Bernstein analyst Stacy Rasgon had been vocally bearish on Intel’s stock since mid-2020, but he ended that call this weekend.
“We have been decidedly negative on Intel’s
prospects for quite some time, a stance clearly justified by the company’s utter collapse as a weakening market and poor decisions shaved billions off the top line, burned billions in cash, and crashed the stock price by almost 50% since CEO Pat Gelsinger arrived,” Rasgon wrote in a Sunday note to clients.
“But while things still look bad, tactically we believe the medium-term setup is, finally, improving a bit, as the company’s issues are known, and numbers (for the first time in a while) may be low enough to stand.”
Rasgon’s upgrade to market perform from underperform comes as he sees some less downbeat trends ahead within the company’s roadmap. “Sapphire Rapids (while massively delayed) is finally ramping,” he wrote, referring to Intel’s new server and workstation processor. It brings the potential for artificial-intelligence applications, which taps into the buzzy theme of the moment.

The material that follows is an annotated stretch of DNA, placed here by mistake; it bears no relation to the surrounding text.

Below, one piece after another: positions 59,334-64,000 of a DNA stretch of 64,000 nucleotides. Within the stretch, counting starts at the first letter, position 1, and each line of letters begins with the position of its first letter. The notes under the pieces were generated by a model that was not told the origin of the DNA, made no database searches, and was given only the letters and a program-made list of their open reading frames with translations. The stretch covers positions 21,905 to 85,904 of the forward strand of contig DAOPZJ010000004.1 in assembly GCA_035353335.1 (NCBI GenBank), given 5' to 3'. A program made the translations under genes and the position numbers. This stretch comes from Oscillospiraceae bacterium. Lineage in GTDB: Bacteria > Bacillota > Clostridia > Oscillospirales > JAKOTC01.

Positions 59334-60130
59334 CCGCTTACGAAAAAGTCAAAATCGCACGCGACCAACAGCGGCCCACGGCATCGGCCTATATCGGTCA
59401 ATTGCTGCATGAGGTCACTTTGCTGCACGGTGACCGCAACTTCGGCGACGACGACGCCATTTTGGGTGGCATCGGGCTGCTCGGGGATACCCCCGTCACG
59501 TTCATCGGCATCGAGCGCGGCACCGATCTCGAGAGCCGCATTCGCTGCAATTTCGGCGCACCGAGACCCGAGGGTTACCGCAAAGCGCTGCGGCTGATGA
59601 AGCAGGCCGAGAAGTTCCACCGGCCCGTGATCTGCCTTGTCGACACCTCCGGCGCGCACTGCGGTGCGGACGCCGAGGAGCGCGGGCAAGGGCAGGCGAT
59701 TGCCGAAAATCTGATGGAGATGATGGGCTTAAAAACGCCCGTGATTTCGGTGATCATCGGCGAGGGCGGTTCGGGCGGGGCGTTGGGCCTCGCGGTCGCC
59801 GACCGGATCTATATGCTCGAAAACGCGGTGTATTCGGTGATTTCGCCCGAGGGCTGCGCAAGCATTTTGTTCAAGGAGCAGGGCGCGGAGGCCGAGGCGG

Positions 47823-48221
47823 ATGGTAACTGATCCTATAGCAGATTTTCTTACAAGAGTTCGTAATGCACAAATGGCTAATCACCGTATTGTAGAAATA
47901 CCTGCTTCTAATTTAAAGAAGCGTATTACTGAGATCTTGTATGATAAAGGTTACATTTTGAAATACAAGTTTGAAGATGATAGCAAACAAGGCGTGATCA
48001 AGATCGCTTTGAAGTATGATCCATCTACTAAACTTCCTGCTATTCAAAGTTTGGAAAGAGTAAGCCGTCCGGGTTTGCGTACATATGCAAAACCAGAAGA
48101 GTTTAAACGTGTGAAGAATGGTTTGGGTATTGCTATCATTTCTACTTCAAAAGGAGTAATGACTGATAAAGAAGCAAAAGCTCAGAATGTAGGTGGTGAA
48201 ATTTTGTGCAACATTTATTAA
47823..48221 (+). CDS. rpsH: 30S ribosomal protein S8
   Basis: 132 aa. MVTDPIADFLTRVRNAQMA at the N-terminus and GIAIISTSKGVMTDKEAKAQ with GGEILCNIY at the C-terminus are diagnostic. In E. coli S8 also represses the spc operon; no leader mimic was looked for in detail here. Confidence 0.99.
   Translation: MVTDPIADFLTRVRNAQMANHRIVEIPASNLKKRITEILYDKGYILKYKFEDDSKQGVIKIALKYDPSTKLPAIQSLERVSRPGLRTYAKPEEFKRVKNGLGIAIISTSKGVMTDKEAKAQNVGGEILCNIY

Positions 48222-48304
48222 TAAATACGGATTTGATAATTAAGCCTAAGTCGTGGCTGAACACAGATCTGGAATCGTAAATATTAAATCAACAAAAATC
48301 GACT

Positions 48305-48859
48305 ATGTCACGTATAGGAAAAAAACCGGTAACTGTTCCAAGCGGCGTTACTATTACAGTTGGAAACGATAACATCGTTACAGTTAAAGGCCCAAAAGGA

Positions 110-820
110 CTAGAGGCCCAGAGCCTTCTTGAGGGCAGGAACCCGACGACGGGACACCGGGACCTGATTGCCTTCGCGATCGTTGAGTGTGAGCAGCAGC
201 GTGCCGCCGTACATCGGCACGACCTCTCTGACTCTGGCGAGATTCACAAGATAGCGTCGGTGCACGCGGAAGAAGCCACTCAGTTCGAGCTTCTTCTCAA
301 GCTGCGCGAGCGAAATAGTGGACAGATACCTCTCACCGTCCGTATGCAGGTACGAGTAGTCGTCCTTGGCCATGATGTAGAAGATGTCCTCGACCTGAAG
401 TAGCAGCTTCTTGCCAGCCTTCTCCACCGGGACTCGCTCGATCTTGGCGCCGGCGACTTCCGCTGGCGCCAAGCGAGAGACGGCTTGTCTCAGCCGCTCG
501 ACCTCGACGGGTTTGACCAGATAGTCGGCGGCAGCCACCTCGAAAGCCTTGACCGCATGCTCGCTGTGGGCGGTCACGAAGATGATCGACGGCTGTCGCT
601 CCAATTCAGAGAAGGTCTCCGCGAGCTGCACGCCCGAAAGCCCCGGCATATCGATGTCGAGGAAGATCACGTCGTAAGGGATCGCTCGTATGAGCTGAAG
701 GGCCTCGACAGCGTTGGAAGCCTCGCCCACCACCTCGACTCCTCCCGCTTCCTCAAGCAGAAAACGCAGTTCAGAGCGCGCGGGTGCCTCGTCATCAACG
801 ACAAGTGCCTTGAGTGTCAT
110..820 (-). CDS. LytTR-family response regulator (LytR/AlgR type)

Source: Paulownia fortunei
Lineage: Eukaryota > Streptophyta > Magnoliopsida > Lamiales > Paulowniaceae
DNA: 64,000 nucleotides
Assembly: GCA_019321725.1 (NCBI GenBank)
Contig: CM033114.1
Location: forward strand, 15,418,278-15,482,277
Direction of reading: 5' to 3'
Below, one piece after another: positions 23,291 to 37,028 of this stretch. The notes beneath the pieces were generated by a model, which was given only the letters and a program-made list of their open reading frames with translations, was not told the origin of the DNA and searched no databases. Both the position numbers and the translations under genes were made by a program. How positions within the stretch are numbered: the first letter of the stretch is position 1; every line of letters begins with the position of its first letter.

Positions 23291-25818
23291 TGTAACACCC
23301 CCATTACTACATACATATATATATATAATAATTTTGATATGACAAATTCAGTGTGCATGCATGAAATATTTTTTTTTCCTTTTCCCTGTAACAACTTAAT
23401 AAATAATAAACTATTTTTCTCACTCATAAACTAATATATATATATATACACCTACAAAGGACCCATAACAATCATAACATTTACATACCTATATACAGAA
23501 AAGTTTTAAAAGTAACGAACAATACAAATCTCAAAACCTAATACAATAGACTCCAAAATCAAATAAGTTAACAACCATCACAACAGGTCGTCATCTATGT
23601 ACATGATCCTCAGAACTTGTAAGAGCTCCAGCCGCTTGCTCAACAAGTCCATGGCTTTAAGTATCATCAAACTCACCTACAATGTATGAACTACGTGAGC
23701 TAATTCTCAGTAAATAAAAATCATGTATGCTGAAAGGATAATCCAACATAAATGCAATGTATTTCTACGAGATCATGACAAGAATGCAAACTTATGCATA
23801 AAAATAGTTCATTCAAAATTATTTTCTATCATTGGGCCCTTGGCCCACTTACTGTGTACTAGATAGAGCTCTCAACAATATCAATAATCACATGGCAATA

Meanwhile, Intel’s new data-center products “are at least stated to be on track for 2024,” he wrote.
In his view, the company’s “roadmap is not getting worse (which given current sentiment may be almost as good as getting better).”
Rasgon noted an apparent stabilization in the company’s client share.
He still has concerns about Intel, but he commented that the stock isn’t under heavy pressure on a steady stream of negative developments the way it once was. He titled his note to clients: “We hate this call but think it’s the right one.”
Intel’s stock finished up 31% in March to close out its best month since November 2001.
“Don’t get us wrong; things still look ugly here,” he wrote. “But it’s hard to argue that it’s a secret, and while ‘cheap’ is a nebulous term for a company with no earnings or free-cash flow, the stock isn’t really trading on those anymore, and isn’t that far off of book value (far below where it used to trade).”
Ragson still doesn’t recommend owning Intel shares, but he doesn’t recommend owning shares of Advanced Micro Devices Inc.
either. His downgrade of that stock to market perform back on Jan. 24 “was clearly the wrong move from the perspective of the stock,” he acknowledged, as the stock is up 28% since then.
“But the reasons we downgraded it are actually happening; they guided gross down reasonably materially (and also guided data center down double digits sequentially into Q1),” Rasgon wrote of AMD on Sunday.